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Article updated: 12/7/2012 4:41 PM

Bright, buoyant 'Grinch' a treat for audiences

By Barbara Vitello

Broadway in Chicago's "Dr. Seuss' How the Grinch Stole Christmas! The Musical" has everything a child could want.

Inspired by the 1957 book by Theodor Seuss Geisel -- and faithful to his distinctive illustrations and the 1966 animated film that became a holiday TV staple -- the show is bright, boisterous and ebullient. And with a running time of 90 minutes, it concludes just about the time pint-size audience members start to get restless.

But the "Grinch's" greatest asset may well be Iceland's Stefan Karl, the agile actor who stars as the titular grouch determined to keep Christmas from the good-natured Whos.

Karl's outsize performance of this over-the-top character is impressive not just for its physicality but for its expressiveness.

Watching Karl -- dressed from head to heel in scraggly green fur -- bound across the stage growling, blowing raspberries and making all manner of oddball sounds, one can't help marveling at the stamina it takes to pull off this demanding role.

One also marvels at how deftly Karl (bad guy Robbie Rotten on the international children's TV series "Lazy Town") balances cartoon villainy and sentiment. Add the vivid expressions conveyed by the rubber-faced actor, whose face is painted a menacing green and black, plus the deliciously glitzy star turn in "One of A Kind," and you've got the complete Grinch package.

The show -- whose earliest incarnation premiered in the mid-1990s at the Minneapolis Children's Theatre Company -- boasts a book and lyrics by Timothy Mason, whose playful, Seuss-inspired work reportedly earned praise from Geisel himself. Mel Marvin composed the pleasant perky score, which includes tunes Albert Hague and Dr. Seuss wrote for the animated film: the iconic Who anthem "Welcome Christmas" and "You're a Mean One, Mr. Grinch," wonderfully sung by Bob Lauder as Old Max, the Grinch's loyal dog and narrator of the story he recalls from his youth.

As for the tale, it unfolds in flashback on John Lee Beatty's whimsically two-dimensional set done in black, white and red (or various shades thereof). In fact, the sets so cannily imitate Geisel's illustrations that watching the show makes you feel as though you've stepped into the book.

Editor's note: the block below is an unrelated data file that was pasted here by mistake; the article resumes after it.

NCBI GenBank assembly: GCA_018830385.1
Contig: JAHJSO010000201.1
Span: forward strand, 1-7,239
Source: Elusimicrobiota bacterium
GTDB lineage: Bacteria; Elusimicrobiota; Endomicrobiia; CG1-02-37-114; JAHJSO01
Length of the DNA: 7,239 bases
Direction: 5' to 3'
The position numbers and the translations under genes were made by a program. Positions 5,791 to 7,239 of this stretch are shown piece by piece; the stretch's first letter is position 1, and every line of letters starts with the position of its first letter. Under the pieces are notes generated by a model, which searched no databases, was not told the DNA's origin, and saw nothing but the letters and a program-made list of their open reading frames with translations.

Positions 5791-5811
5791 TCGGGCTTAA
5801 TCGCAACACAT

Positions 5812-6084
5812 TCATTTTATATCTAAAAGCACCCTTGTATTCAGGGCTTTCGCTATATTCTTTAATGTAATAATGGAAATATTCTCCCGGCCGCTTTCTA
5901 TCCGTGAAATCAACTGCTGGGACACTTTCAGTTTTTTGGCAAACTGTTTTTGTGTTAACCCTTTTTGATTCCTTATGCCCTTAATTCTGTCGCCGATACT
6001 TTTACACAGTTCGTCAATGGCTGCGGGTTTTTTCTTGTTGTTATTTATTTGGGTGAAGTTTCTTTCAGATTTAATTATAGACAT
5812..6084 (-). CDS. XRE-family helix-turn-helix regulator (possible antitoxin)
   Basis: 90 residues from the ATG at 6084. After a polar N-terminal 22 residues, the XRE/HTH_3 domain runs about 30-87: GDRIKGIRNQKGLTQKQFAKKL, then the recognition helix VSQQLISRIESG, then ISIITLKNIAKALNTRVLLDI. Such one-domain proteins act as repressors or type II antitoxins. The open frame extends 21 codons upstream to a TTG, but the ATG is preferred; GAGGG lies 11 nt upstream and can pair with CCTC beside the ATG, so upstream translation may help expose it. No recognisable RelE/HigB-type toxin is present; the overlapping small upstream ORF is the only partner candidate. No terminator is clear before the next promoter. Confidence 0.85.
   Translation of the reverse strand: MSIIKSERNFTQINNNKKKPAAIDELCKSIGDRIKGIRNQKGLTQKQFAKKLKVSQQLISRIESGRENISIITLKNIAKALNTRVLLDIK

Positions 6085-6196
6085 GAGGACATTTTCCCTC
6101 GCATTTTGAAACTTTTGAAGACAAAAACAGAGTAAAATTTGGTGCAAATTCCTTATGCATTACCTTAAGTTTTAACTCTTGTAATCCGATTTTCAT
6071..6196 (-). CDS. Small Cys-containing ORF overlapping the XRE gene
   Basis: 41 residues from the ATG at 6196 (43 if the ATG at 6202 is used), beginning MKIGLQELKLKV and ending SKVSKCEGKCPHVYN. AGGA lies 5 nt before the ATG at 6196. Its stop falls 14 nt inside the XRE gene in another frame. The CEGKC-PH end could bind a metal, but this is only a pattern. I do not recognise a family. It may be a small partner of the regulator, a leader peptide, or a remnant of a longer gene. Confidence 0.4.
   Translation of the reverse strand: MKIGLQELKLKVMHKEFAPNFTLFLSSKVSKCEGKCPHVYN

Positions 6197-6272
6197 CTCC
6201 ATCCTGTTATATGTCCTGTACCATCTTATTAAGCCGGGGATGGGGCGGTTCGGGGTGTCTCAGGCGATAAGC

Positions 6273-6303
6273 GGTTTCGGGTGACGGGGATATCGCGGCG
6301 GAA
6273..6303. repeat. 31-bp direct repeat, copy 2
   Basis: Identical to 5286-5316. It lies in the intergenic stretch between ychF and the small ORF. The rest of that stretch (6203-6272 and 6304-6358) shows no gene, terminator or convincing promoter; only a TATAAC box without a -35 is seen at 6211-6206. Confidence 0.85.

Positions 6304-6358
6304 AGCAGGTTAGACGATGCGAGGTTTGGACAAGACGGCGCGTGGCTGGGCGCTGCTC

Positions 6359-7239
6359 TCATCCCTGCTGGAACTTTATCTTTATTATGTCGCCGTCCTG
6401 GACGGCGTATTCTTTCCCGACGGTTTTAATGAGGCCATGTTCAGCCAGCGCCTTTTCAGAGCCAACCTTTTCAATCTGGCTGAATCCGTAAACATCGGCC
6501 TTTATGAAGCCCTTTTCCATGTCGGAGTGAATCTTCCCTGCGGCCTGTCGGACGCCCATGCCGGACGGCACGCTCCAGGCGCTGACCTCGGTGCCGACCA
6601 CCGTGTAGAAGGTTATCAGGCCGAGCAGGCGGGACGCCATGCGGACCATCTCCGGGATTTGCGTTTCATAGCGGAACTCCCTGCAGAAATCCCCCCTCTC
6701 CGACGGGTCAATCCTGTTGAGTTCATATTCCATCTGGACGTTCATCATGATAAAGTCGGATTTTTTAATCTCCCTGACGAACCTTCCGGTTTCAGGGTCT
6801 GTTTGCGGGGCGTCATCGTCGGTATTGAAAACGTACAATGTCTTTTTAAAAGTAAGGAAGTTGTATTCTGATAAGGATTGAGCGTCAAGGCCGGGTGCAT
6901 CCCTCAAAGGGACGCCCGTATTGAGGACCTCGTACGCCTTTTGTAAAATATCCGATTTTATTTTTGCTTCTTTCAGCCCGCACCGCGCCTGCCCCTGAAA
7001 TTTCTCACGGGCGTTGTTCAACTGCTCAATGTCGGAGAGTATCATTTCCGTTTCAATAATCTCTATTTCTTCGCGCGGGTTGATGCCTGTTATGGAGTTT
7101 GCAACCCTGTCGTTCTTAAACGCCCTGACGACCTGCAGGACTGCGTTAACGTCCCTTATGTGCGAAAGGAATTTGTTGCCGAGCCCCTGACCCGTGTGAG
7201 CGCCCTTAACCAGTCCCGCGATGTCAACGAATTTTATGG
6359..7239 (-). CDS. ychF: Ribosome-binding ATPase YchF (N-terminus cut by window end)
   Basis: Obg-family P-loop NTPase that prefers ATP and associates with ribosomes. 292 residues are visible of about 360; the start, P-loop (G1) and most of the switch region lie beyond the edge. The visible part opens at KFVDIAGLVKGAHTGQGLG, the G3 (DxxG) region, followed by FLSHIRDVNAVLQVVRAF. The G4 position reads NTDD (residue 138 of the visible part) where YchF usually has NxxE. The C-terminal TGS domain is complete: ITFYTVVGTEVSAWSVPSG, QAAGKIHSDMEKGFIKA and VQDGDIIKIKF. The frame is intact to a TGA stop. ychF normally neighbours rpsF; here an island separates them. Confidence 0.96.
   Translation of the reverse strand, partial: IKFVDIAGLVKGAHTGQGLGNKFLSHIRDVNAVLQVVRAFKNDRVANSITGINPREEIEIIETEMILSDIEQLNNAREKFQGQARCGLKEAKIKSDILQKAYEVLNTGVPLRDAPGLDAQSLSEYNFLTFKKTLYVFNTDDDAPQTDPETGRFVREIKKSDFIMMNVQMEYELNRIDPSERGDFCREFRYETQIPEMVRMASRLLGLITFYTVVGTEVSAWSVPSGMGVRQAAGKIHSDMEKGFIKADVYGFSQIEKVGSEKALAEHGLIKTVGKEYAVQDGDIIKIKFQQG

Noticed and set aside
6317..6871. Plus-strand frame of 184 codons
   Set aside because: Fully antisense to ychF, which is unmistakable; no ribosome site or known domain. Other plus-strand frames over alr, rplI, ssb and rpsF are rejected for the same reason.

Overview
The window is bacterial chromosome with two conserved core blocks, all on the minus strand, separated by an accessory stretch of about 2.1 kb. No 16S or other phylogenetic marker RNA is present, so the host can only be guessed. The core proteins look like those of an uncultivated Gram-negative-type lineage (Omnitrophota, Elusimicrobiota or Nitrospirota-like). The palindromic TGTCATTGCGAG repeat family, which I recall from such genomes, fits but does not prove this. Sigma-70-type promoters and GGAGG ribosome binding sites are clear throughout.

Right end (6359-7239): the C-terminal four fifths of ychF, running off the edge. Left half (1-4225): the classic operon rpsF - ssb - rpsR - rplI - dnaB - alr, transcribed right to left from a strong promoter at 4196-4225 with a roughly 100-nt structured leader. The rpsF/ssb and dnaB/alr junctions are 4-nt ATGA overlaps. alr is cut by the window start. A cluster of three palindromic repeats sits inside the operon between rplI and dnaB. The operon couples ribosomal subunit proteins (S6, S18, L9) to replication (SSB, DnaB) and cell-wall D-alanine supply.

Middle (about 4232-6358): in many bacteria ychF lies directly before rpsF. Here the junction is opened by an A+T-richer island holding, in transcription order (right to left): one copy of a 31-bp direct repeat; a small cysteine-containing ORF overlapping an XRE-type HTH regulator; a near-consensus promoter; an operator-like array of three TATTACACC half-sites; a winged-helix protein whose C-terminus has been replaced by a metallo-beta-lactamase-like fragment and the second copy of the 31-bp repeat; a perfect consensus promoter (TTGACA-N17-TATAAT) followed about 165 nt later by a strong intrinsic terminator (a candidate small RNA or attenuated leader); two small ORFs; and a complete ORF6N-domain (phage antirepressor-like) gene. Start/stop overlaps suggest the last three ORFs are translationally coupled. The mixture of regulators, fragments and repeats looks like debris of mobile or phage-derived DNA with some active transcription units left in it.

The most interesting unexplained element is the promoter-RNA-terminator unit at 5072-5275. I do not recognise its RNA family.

Robert Morgan outfits the characters in quirky, boldly graphic costumes that complement designer Thomas Augustine's fanciful, curlicue wigs. Special effects designer Gregory Meeh supplies a nice visual of the Grinch's expanding heart before sending the audience on its way with a faint dusting of snow.

Director Matt August's brisk, entertaining production features solid performances from the cast, including the disarming Seth Bazacas, pitch-perfect as Young Max, who recognizes early on his owner's foul mood stems from his undersized heart.

Also earning kudos is the cute-as-a-button Georgia Kay Wise, a slight young actress with enormous presence and a voice to match. Wise plays Cindy-Lou Who (alternating with Jenna Iacono), the tiny tyke who sets the Grinch on the road to redemption, inclusion and the revelation that "maybe Christmas doesn't come from the store. Maybe Christmas means something more."

This "Grinch" isn't perfect. The Whos' Weeble-like wobbling gets a bit tiresome and the show could do with less fog. Finally, the dizzying "What Cha Ma Who" featuring a chorus of kazoo-playing, hyperkinetic Who children borders on sensory overload. It left me breathless, and sympathizing with the Grinch whose objection to Christmas seems rooted primarily in the cacophony that accompanies it.

The older I get, the more I agree. And yet this show wasn't written for me.

It's made for parents and their well-loved tots, who will find in the "Grinch" a show they'll love lots.

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